Like its Monastic predecessor, Wyld Love Songs lives in a more minimalist mode than the wooly folk rock excursions of Red River Dialect. (As an aside, Morris says that the band may or may not be finished: “Last Christmas, I sent a message to our group chat saying, ‘Should we just say it’s done?’ And then no one replied to me. [laughs] I guess I was looking for some certainty or some finality, and then it’s like, ‘Well, maybe it’s not there.’”) Unlike the pastoral Monastic, Wyld’s warm, quasi-modern instrumentation evokes the London Morris has called home for a decade, the odd monastic retreat notwithstanding. Insistent, ’90s-era drum machine and burbling keyboards freely mingle with acoustic and electric guitar and Morris’s raw, untreated voice. If some of his earlier music has felt like an escape to an idyllic past, Wyld is firmly in the here and now.
“I’d always been writing records in London about other places,” Morris admits. “They’d always been about somewhere sort of more rural or more magical in a different way, whereas this new record, I feel like it’s about being in London. And that was kind of deliberate, and the fact of the lockdown obviously made that more possible because I wasn’t able to go anywhere else. Every year I tell people I’m planning to leave London, but then I keep staying. I’ve recently accepted like maybe I like it here as well.”
Wyld’s centerpiece is the sidewinding, postmodern “Ballad of Ross Wyld,” an eight-minute epic that is likely the best song Morris has ever written. It begins in bucolic reverie, as Morris describes his dream house: painted pink with an outdoor shower, a veranda, and above all, a garden with a cherry tree. At the end of this daydream, he casually intones the thesis for the song, the album, and perhaps his entire life: “I have a limerence problem, I believe.”
“This term ‘limerence’ is a concept that refers to when some people really want to fall in love, that they will attach a lot of significance to a new person in their life in a very rapid way that goes beyond what’s actually happening,” Morris explains. “When I read that, it was just sort of a recognition of the power of obsession and projection and of looking for something. Looking for home, and that could be in a building, or it could be in a person.”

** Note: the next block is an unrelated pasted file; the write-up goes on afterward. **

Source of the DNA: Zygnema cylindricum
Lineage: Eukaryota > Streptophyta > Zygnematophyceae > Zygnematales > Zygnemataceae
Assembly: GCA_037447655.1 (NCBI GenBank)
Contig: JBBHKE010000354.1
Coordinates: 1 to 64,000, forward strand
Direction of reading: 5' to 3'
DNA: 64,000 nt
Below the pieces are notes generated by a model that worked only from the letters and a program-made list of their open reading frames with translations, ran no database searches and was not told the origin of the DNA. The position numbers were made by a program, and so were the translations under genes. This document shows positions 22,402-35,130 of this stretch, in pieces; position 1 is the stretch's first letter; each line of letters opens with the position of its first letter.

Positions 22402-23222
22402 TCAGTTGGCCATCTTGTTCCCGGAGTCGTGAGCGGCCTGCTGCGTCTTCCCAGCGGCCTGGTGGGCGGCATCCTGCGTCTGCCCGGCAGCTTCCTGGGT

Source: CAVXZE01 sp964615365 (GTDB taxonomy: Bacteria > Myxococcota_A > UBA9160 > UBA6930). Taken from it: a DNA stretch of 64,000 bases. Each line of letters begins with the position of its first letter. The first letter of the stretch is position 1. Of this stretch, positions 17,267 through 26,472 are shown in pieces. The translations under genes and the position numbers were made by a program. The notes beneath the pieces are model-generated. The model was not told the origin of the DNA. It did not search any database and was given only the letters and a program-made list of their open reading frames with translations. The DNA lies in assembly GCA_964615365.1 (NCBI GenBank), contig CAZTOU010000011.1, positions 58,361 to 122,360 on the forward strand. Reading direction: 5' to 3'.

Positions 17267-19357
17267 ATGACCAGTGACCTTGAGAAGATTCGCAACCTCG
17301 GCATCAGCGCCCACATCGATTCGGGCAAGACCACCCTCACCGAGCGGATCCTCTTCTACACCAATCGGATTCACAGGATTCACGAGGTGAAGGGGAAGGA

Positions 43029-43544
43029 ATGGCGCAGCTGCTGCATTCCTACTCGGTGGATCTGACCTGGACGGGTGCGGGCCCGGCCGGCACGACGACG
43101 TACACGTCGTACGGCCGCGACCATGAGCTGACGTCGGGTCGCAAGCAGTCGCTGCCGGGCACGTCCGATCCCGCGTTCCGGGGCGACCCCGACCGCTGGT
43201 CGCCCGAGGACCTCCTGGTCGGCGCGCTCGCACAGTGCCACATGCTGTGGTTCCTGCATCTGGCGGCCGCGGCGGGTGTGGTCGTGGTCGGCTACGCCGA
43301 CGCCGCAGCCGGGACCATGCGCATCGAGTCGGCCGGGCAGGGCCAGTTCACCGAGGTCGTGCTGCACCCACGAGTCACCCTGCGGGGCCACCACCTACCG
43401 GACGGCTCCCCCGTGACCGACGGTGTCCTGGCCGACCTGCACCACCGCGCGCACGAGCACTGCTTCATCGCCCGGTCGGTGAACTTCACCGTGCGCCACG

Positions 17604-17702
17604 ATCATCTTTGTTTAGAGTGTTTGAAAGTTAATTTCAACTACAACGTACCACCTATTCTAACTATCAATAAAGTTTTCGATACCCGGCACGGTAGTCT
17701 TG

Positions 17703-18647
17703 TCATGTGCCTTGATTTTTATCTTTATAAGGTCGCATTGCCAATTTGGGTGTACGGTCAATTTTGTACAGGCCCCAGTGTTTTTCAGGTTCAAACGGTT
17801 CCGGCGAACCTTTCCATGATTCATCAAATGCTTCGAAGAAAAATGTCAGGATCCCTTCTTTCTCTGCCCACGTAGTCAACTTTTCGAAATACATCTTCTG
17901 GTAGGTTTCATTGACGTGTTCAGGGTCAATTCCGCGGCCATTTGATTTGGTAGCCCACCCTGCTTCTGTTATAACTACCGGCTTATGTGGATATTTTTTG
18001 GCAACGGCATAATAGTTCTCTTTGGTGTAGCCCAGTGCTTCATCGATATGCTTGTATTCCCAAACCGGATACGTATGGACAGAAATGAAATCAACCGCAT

Stricken with self-awareness, Morris steps outside of “Ballad of Ross Wyld” to take a walk in the garden of the care home. He takes a dozen or so bars to sing about Steven’s Spielberg’s 1991 film Hook, which he’d just watched with his Ross Wyld roommates in their cinema room. This could feel self-consciously surreal, or worse, totally random, but it instead scans as Morris distracting himself, not ready to take on the reflection process that he knows is coming. He even steps outside of the song to denigrate his own creative process. (“I was thinking about how I’ve been stuck in a songwriting mode that feels tired and old” is a bold line to include in an eight-minute folk song.) Just then, he looks up and sees Ross Wyld’s own cherry tree. His dream home was here all along—that is, until his guardianship ends and Ross Wyld is torn down. “A cherry tree,” he sings during the song’s powerfully heavy coda. “That has awoken me/ To all the things I have right here/ That one day will disappear/ Like all the things I’m looking for.”
“It’s quite painful because two years later, after writing that song, I’m in a position where I’ve probably experienced the end of a relationship, partly due to that tendency,” Morris says now. “So, it shows that however much you think you’ve learned, you can always learn the same lessons again. The coda is just recognizing that it’s so easy to crush things by trying to hold them or force them into a certain shape, and that can feel quite heavy sometimes. Why am I always desperately searching for some sort of completion? It’s just recognizing this intensity of this wish to try and have these kinds of magical, profound connections with places and people and that there’s something sort of unresolved.”